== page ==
Here he imagines who would best capture the central role in The Merchant of Venice:
Who would play Shylock?Gross offers more reflections on Shylock's character in passages he wrote about the Page 69 Test applied to Shylock Is Shakespeare.
The actors I’ve seen playing Shylock -- variously stoic, angry, seductive, sorrowful, playful, self-righteous, wearied, fearful -- wanted to keep audiences in view of a human Shylock. They showed us a Shylock who even in his rage or blind love of money is vulnerable, and who in turn makes us vulnerable. (David Suchet’s and Laurence Olivier’s were the best among these). One aim was to avoid either over-sentimentalizing Shylock as pathetic victim or producing something bluntly antisemitic. It’s understandable, but there was something guarded about all of the performances. None attempted a Shylock either as scary or as wild as the play suggests is possible -- especially in the trial scene, where Shylock embraces his own reduction, makes a dangerous mask of his own monstrosity in the eyes of the Christians, and uses this to stun them, question them, to turn their prejudiced visions back against them. Here’s what I said about this in my book:
“I have never seen an actor capable of bearing fully the bitter humor of the part, ready to show himself at once wounded and elated by Shylock’s rage, lifted up by his grotesque histrionics. For myself, I think that the greatest Shylock of the twentieth century would have been Zero Mostel. In part I am recalling Mostel’s performance in the 1974 film version of Eugène Ionesco’s Rhinoceros, when he changes from a boisterous, officious, aggressively courtly friend of the hero into a snorting, raging animal, taken over by an impulse that seems at once uncontrollable and curiously pleasurable, like a sneeze, something caught from the invisible infection of other human rhinoceroses popping up in the world of the play. But mostly I’m imagining a Shylock who would be a more ferocious version of Mostel’s Max Bialystock in Mel Brooks’s 1968 film The Producers, huge, louche, abject, mocking, contemptuous, restless, insinuating, shameless, and seductive. Bialystock is a man who swindles poor old ladies out of their life savings in order to fund an antisemitic farce that he knows will be a crashing failure, but that will thereby gain him an incalculable profit. He is a clown who succeeds ruinously, against his very will to fail, when the musical he produces, ‘Springtime for Hitler,’ turns out to be a huge comic success — driven as it is, we come to see, by a generous anger against Nazi violence that the greedy, servile producer can barely acknowledge even to himself. Mostel would have invented for us a Shylock who ate his own and others’ rage for breakfast. What you want, if only for a moment, is Shylock the maddened clown, one who gapes back at the gaping pig, who listens to that shrieking bagpipe and finds himself standing, shamelessly, with relish and knowledge, in his piss-soaked pantaloons and gabardine.” (Shylock is Shakespeare, 81-82.)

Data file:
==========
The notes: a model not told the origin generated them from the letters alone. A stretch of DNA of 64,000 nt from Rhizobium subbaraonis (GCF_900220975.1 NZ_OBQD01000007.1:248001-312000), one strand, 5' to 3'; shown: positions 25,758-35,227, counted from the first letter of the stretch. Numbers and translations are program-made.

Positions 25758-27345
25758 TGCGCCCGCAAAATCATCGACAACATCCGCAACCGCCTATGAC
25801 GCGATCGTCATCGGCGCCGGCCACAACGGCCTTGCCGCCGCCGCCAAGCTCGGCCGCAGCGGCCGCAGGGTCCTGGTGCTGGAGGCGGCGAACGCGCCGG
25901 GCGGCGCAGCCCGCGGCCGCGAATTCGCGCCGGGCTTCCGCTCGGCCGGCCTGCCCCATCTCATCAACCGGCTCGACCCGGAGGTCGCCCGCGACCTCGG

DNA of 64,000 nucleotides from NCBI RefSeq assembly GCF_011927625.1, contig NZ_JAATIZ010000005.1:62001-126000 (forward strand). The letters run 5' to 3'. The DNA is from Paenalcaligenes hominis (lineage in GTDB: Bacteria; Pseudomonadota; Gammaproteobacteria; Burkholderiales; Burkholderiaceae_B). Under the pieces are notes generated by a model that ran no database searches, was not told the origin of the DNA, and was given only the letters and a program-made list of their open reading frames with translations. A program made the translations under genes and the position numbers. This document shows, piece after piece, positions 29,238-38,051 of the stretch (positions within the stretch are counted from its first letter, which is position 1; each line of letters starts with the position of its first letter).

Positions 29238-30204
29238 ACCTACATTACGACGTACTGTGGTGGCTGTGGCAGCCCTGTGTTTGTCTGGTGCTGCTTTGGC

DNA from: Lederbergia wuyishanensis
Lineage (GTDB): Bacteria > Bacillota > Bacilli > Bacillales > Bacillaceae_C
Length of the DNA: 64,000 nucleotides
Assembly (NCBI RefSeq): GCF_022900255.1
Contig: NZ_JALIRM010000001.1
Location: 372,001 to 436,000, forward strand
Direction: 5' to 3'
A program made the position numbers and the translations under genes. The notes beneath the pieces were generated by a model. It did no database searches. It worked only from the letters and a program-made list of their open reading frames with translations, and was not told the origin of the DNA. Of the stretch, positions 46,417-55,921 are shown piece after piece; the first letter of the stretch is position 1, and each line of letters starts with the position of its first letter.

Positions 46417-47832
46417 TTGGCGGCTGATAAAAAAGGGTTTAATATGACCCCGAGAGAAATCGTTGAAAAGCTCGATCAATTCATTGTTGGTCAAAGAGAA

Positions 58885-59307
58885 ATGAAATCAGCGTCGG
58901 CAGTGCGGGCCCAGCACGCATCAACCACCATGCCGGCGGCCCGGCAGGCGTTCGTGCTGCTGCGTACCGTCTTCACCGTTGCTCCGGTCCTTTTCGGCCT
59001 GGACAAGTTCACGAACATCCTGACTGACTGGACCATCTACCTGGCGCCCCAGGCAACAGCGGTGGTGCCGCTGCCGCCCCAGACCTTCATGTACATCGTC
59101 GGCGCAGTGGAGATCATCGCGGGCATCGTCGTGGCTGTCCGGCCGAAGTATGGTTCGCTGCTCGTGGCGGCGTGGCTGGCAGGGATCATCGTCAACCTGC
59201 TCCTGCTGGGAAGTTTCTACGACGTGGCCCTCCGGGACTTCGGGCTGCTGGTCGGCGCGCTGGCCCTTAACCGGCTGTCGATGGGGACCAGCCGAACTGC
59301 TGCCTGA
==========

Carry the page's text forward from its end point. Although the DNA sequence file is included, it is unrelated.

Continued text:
That’s extreme, but Merchant is a play that demands extremity as well as subtlety. That would go for directors as well. I think that Peter Brook (who has refused to direct the play) or the great Italian theater director Giorgio Strehler would have discovered amazing things. Among film directors, consider Orson Welles (who made a handful of great Shakespeare films) or Ingmar Bergman (who is himself Shakespearean in scope). The main thing is to find artists who approach the play with more wonder and less fear.
Read an excerpt from Shylock is Shakespeare.